The effect is replicated on the foredeck, where light-up stairs lead down from a bridge-level space with two loungers to a spot in the nose of the bow where the mooring winches are — delineating guest and crew spaces with a light touch and some style.
Inside, Sexy Fish’s beach house ethos is apparent throughout. Massive windows look out on to both the side and aft decks from the main saloon, which continues into an open plan dining saloon. “Walls and built-in furniture are lacquered white or veneered,” says Burçin Akin, interior design director of the project. “Floors are solid wood parquet on marine plywood.”
The combination of warm oak and glossy white walls is airy, modern and marine, enhanced by driftwood-style coffee tables designed in-house and inky sofas by B&B Italia.
Forward of here is a good-sized, residential-style galley, smart enough for guests to grab their own snacks should they choose. At the forward end of this deck is the owner’s cabin, complete with an office and Carrara marble en suite that stretches the full width forward — there are heads and sinks to port and starboard, and a massive shower in the centre.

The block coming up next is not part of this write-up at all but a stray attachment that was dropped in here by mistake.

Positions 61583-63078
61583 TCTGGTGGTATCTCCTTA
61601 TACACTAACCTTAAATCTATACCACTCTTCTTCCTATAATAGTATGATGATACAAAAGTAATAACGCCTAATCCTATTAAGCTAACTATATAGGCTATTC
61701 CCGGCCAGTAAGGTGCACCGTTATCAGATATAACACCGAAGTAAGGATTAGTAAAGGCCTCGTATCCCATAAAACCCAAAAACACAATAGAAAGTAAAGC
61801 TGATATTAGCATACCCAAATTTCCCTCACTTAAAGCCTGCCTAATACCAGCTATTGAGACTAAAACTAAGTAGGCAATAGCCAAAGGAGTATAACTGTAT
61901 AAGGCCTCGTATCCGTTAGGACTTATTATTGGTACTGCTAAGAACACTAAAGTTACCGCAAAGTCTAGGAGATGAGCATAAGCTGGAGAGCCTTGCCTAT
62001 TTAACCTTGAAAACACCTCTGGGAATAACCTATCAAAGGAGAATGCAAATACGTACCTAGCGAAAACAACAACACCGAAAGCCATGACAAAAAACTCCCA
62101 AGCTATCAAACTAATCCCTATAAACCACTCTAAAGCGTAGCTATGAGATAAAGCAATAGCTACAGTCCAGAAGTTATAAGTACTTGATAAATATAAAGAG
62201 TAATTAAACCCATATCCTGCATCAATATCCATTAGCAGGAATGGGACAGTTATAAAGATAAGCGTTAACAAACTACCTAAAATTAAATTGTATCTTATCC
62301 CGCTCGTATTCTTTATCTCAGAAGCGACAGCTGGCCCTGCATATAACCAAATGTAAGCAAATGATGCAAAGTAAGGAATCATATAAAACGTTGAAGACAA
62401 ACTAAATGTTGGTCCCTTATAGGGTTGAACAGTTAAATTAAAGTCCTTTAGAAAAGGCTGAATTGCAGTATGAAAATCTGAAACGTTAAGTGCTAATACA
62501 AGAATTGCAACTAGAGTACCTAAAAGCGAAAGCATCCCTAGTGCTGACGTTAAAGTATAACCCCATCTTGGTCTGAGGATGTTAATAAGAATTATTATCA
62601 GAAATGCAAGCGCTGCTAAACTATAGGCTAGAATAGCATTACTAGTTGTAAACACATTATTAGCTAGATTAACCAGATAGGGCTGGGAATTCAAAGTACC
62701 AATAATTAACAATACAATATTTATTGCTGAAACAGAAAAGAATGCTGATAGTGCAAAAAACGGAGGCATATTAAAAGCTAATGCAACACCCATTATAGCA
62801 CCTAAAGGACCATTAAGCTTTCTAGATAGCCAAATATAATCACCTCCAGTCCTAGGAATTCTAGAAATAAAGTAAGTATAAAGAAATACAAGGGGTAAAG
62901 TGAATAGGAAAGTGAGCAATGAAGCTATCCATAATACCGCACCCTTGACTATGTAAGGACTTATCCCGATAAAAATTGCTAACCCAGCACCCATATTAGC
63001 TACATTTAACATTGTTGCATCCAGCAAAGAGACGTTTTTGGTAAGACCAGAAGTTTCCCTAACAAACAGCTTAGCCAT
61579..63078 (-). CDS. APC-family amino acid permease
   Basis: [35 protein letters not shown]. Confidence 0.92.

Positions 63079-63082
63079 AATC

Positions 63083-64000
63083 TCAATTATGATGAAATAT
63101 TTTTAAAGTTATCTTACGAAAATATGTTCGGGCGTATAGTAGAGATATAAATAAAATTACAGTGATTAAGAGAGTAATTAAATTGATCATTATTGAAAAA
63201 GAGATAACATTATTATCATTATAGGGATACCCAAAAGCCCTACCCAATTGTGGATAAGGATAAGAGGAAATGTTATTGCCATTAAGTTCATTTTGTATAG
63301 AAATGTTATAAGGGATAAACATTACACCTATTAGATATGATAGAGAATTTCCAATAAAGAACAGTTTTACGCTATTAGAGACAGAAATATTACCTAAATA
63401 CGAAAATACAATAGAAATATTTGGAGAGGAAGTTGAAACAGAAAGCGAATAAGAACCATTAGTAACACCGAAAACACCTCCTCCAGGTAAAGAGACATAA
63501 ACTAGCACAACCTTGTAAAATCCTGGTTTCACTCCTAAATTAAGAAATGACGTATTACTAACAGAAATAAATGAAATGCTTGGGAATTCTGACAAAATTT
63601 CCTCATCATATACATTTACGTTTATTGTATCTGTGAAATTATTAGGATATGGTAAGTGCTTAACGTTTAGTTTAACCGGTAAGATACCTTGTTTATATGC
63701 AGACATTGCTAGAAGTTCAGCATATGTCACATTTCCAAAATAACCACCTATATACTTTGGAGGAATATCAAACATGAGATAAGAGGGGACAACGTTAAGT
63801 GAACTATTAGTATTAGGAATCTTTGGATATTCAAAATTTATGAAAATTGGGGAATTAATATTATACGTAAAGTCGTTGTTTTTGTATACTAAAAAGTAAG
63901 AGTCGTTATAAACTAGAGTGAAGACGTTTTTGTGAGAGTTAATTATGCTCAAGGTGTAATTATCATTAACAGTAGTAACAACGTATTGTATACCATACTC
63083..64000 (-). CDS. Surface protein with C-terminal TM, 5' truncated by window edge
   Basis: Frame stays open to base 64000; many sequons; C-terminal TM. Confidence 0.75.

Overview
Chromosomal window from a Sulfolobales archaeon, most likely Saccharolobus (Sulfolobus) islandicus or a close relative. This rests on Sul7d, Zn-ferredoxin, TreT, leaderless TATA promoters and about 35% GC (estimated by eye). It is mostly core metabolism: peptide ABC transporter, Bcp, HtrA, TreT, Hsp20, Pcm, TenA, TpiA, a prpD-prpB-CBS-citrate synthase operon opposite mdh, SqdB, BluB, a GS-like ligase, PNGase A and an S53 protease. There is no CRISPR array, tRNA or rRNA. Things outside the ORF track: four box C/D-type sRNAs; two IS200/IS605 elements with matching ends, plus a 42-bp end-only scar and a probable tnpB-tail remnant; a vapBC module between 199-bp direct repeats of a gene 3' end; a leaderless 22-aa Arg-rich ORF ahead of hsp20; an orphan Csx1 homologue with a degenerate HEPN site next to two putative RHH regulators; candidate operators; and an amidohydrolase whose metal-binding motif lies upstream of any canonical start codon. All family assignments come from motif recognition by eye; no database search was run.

Here, as in the two doubles and two twins on the lower deck, beds and cabinetry are underlit to give the impression of floating furniture. “The simplicity of the Sexy Fish project: fewer crew, things like this, are trademarks of our design,” says Tansu, referring to the reduction in cost — and headaches — from having a smaller number of staff.
The en-suite crew accommodation on Sexy Fish, situated forward on the lower deck, is of a decent size and, unlike on Preference, a small but separate crew galley has been created adjacent to it.
The technical evolution from Preference to Sexy Fish runs through many systems: fuel capacity is up by 6,000 litres; air conditioning has been upgraded with a Fresh Air Make Up Unit (which treats humidity as well as temperature); and the yard worked with specialists Van Cappellen on noise and vibration control, and installed Noxudol insulation in the engine room.
In the superyacht wheelhouse, Tansu upgraded from Raymarine’s 15-inch E Series to 19-inch G Series touchscreens and upgraded keypads to wireless, along with a more general modernising of the navigation and communication gear.
As fresh as she looks, Sexy Fish is a mature project that shows that while Tansu Yachts occupies the middle ground in terms of size, it is at the top of its game.
First published in the May 2017 edition of Boat International